Self Development
We Judge When We Think We Are Right

by Robert C Jameson
When we look out into the world and what we see makes us feel good, then all is fine. When what we see disturbs us, then we feel the person or the event is wrong. But who made these rules of right and wrong?
When we look out into the world we see people and events. If what we see makes us feel good, then all is fine. When what we see disturbs us, then we feel the person or the event is wrong. In order to see the wrongness, we have to separate our self from the event or the person. In order to see the wrongness, we have to be holding onto a position of rightness. It's when we hold onto our position of rightness that judgment occurs. We think, "If only they would do it the right way, then all would be perfect. They are wrong to do it that way. Didn't anyone teach them the right way of doing things?'

The rules of right and wrong we believe in come from our society, our religions, our caregivers, and from our own experiences in the world. The rules of right and wrong go from the ancient Ten Commandments to the "right" way of tying your shoelaces. The range is vast and the list of rules keeps growing as we go through time. You might say, "Some of those rules are important. We need rules to live together as humans." I suspect this might be true, however, the question in my mind is: Who decides what is right and what is wrong? What nation, what religion, what family, what person truly knows?

You might say, "Some rules are obvious - like - don't kill." Except we legalize war and we kill. You say, "Well that's an exception." Yes it is. The problem is there's always an exception.

One thing I do know is that I don't know. I can look at something and see how "wrong" it is. Then I can change my point of view, and I can see the reason or the logic of the situation, and I can see the "rightness." Then I can really change my point of view and I can see the situation from a totally different viewing point and I realize there are so many ways of seeing and doing things. When I do this process of expanding my point of view, I am able to move out of my position of "rightness." In the expanding process I am also able to see that we are truly all humans on a small planet trying to discover joy in our everyday life. When I am in this expanded place, I am no longer creating separation. I see the oneness of the human species and we are all just doing the best we can with what we have, with what we know. There are two statements that always wake me up. They are: "If they knew better, they would do better." And, "Forgive them, for they know not what they do."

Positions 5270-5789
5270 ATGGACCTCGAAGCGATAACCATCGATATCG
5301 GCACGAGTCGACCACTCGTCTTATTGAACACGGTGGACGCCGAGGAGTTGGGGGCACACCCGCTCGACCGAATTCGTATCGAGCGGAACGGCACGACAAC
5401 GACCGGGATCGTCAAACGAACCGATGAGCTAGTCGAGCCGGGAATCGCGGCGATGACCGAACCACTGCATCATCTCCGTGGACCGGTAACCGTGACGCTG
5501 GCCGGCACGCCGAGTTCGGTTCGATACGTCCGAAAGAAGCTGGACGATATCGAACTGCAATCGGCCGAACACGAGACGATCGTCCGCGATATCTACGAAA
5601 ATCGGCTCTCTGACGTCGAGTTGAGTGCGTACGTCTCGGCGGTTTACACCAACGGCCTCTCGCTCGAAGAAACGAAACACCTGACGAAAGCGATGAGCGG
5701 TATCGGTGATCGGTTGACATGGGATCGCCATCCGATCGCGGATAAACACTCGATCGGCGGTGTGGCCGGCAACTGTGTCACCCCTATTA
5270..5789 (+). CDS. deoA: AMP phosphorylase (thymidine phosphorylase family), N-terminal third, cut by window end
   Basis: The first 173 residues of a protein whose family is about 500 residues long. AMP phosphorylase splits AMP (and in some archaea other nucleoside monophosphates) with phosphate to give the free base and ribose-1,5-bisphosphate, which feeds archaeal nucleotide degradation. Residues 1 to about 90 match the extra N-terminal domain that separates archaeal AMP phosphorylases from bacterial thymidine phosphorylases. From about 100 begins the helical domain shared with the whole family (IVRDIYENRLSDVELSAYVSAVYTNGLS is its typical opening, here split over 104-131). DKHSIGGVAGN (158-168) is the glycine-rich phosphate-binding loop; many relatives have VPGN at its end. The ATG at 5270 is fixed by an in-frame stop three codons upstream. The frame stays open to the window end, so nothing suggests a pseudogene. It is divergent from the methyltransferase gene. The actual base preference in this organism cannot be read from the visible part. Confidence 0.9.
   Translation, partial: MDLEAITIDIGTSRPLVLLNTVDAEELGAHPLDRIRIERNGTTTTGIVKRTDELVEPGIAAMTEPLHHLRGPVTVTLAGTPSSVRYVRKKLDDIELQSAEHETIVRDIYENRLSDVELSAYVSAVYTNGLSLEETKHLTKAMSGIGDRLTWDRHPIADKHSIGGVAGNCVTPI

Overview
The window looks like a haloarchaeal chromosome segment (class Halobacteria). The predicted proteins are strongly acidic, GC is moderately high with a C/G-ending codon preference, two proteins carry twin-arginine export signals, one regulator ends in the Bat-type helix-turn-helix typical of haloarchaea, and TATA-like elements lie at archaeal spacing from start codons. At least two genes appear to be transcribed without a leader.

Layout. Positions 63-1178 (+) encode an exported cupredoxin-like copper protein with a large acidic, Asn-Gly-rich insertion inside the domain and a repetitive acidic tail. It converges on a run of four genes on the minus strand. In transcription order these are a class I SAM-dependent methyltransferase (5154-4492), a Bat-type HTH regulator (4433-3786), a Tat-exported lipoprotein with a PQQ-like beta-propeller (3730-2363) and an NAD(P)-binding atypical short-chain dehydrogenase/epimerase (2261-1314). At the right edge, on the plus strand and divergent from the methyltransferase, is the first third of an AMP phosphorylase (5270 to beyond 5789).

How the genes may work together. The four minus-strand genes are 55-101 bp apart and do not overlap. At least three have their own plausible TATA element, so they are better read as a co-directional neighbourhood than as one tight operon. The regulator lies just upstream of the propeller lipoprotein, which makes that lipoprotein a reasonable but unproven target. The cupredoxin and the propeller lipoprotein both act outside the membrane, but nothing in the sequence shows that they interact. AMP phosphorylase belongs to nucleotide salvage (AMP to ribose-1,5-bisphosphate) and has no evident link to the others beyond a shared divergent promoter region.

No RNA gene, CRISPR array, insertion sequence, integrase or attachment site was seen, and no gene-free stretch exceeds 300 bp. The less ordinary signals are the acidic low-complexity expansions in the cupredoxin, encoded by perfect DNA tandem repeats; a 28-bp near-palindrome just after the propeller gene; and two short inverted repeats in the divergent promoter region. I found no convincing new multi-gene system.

So, the next time you find yourself in the process of judging, ask yourself: "Am I holding a position of rightness? Have I separated my self from the human condition?" Then just take a breath, expand, and allow the judgments you have placed against yourself, or others, to fall away as you move into acceptance and then choose back into your loving and joy. 
As a licensed marriage and family therapist, Robert C. Jameson focuses on helping clients understand and overcome issues, such as anger, hurt, depression, anxiety, love, relationships, boundaries and limiting beliefs, to name a few. During his years of private practice, Mr. Jameson found it useful to give many of his clients "homework" in the form of handouts to support their work while in session. The Keys to Joy-Filled Living was born from his handout of tried and true exercises and techniques.
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